The recent state elections in India have highlighted the Bharatiya Janata Party’s winning strategy. They not only swept the three northern states of Rajasthan, Madhya Pradesh and Chhattisgarh but also made gains in terms of seats won in Telangana. Though they lost power in Mizoram and did not gain a larger vote share in Telangana, BJP’s dominance in the Hindi heartland was irrefutable. This led Prime Minister Narendra Modi to declare that he was looking to score a hat-trick for his party and government in the general elections less than six months away.
BJP, emboldened by impressive victories even when pollsters and psephologists had predicted much smaller margins, also demonstrated a tighter control on the choice of chief ministers. Veterans such as Shivraj Singh Chouhan and Vasundhara Raje were overlooked to make way for newer and younger leadership — Mohan Yadav in Madhya Pradesh and Bhajanlal Sharma in Rajasthan. This was also true of Chhattisgarh, where former Chief Minister Raman Singh was made the speaker while a new chief minister from a tribal community, Vishnu Deo Sai, was installed.
The BJP under Modi is undoubtedly the dominant political force in India today, having won two consecutive Lok Sabha elections with a clear majority. The party has also expanded its presence in various states, either by forming governments on its own or with partners.
The grip of the triumvirate, Prime Minister Narendra Modi, Home Minister Amit Shah, and party president J P Nadda, became firmer on both the party leadership and its rank and file. The Modi-Shah duo will continue to be the party’s faces in next year’s general elections, even though the prime minister will cross the “Lakshman Rekha”, or redline, of 75 years just a couple of years into his expected third term in office. The BJP’s tradition is not to continue in active office after 75.
The BJP under Modi is undoubtedly the dominant political force in India today, having won two consecutive Lok Sabha elections with a clear majority. The party has also expanded its presence in various states, either by forming governments on its own or with partners. Sometimes, as in Maharashtra, it has split or destabilised regional parties to come to power. Which brings us to the main organisational and administrative strategy of the ruling party: stability at the Centre and mobility in the states. But will it work in the 2024 general elections?
Stability at the Centre attests to the BJP’s ability to maintain its popularity and legitimacy at the national level by projecting a strong and decisive leadership under Modi. In addition to implementing flagship schemes and reforms, managing the Covid-19 pandemic and its economic fallout, and appealing to the nationalist sentiments of the voters and pushing the Hindutva agenda.
The BJP government has used its institutional powers, such as President’s rule, the Central Bureau of Investigation [CBI], the Directorate of Enforcement [ED] and the National Investigation Agency [NIA], to weaken opponents and consolidate control over key institutions. The party has also sought to reshape the federal structure of India by centralising more resources and decision-making powers and by promoting the idea of “One Nation,” whether for a common goods and services tax across the country or, more recently, a common civil code for all communities. In doing so, it has championed the “nation first” ideal, subsuming regional identities and aspirations.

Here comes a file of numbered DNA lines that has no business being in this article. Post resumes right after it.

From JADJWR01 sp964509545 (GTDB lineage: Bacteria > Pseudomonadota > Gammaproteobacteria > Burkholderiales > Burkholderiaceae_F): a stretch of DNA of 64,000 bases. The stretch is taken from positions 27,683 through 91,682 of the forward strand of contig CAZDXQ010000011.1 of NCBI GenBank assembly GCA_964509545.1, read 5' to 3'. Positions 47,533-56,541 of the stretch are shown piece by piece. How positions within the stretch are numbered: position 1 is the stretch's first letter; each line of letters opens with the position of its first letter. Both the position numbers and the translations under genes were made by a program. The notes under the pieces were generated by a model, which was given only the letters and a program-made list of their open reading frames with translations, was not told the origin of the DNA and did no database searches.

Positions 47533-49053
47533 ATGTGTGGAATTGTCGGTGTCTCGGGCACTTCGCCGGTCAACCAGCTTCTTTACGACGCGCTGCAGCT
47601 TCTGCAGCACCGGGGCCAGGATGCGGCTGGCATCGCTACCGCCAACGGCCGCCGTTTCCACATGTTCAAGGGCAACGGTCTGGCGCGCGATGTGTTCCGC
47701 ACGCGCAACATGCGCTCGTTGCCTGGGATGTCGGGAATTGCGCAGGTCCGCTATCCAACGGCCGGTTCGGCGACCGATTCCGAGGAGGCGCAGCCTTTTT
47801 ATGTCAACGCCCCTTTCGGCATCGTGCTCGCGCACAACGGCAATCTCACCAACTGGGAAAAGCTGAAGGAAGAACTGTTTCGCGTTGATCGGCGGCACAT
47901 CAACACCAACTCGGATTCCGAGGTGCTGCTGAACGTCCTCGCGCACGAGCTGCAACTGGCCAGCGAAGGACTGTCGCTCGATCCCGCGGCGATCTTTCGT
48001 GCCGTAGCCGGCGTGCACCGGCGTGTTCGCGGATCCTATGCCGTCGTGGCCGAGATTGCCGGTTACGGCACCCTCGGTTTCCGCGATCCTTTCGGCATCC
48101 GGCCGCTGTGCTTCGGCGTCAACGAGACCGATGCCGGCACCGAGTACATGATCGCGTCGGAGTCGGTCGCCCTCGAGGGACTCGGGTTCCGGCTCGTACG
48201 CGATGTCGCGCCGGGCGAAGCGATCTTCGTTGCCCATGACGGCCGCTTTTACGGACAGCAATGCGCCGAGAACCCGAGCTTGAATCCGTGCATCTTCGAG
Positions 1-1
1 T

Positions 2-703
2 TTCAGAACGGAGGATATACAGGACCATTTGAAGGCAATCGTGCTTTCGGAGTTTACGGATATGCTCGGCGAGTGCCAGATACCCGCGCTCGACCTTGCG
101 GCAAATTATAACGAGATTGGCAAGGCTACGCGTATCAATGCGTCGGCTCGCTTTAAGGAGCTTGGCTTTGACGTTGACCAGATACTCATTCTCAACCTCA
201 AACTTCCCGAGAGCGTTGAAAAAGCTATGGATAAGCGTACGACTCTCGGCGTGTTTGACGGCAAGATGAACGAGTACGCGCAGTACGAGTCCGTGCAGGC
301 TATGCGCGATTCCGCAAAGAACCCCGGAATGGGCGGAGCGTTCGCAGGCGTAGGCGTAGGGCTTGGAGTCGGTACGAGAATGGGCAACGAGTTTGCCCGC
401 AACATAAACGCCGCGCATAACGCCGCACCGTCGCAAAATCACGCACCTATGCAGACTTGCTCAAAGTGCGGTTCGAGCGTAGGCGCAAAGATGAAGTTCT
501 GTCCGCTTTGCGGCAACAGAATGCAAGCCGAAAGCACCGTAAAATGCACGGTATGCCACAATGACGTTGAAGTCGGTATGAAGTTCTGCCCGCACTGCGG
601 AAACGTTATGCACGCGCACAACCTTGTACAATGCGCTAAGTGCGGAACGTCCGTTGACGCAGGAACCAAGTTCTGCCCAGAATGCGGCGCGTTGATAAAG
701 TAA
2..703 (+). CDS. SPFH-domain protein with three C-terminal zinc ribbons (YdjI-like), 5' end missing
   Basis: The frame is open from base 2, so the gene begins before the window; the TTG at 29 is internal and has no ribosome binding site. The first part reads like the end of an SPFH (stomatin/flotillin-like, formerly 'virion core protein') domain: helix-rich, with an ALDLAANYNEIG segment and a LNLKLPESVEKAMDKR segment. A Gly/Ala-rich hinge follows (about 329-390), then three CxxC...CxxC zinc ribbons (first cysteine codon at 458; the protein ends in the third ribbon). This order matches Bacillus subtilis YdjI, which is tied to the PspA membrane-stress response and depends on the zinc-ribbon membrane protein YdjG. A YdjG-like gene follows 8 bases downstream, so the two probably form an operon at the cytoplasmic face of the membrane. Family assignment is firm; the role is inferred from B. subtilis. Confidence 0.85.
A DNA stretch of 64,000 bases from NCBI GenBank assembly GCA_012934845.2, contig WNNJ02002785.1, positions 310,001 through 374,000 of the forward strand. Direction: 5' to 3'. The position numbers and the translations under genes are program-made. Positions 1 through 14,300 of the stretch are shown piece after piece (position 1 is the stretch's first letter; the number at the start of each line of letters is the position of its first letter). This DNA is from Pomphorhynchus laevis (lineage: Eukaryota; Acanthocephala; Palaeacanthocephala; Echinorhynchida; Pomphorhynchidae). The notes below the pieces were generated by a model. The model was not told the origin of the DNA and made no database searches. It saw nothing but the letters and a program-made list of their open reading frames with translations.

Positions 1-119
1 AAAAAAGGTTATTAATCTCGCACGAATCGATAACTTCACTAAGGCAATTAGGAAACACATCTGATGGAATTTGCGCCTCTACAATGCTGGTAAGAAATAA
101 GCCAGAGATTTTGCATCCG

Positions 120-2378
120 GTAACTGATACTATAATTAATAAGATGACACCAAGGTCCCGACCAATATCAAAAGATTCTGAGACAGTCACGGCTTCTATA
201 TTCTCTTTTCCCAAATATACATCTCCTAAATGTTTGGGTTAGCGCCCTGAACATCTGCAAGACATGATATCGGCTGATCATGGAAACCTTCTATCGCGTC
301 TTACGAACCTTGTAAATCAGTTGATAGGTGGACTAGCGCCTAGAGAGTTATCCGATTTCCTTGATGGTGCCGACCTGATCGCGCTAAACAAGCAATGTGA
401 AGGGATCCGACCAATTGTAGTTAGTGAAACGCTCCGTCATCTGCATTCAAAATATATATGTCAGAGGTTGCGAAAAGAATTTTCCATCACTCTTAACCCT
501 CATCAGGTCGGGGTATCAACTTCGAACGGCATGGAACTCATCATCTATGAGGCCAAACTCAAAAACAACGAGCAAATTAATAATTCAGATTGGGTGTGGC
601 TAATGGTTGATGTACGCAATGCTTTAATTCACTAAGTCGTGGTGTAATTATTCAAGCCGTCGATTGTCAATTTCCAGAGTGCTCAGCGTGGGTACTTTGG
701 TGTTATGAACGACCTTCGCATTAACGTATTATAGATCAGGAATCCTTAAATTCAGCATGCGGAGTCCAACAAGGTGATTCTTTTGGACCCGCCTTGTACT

But to counterbalance the continuity and stability afforded by the Modi-Shah duo at the Centre, the BJP has also demonstrated remarkable flexibility and upward mobility in the states for its key stakeholders and constituents. A Brahmin chief minister in Rajasthan, an OBC [Other Backward Caste] in Madhya Pradesh, and a person from a tribal community in Chhattisgarh — all these show how deftly it has managed its caste and community calculus. The BJP’s ability to adapt to different political contexts and challenges shows that it continues to wean voters away from dynastic and regional parties.
Defections, alliances, poaching, polarisation, social engineering, and organisational expansion are par for the course in the ruling party’s relentless quest for power. The BJP has tried to appropriate regional icons, symbols and narratives, and to present itself as a viable alternative to the incumbent parties. It has also consistently leveraged its central schemes and resources to woo the voters in the states, and to create a perception of development and good governance.
Can BJP win 50% of vote share?
The BJP’s strategy of stability at the Centre and mobility in the states has worked well so far, but it may face challenges in the general elections. One challenge is that the party may have reached a saturation point in terms of vote share and seat share at the national level. Consequently, it may be difficult to enhance the party’s performance in 2014 and 2019 and its declared objective of crossing the magical mark of 50 per cent of the vote share.
Another challenge is the backlash the party may face from some states that feel alienated or neglected by the Centre’s policies and actions. Unemployment or economic hardship among influential sections of the electorate, such as the youth will also matter. In addition, disaffection in the party organisation at the local level might tell in the outcome of the Lok Sabha elections. Internal dissent or factionalism may also play a part, as some leaders may feel sidelined or dissatisfied with their roles or rewards.
But given how weak, divided, and lacking in ideas the opposition seems just now, the BJP will ride not only on the popularity of Modi but also on the ubiquitous TINA factor. TINA, of course, stands for “there is no alternative.” TINA is one main reason anti-incumbency has not yet set in, despite the BJP’s two terms at the Centre. A third term for Modi thus seems a fait accompli.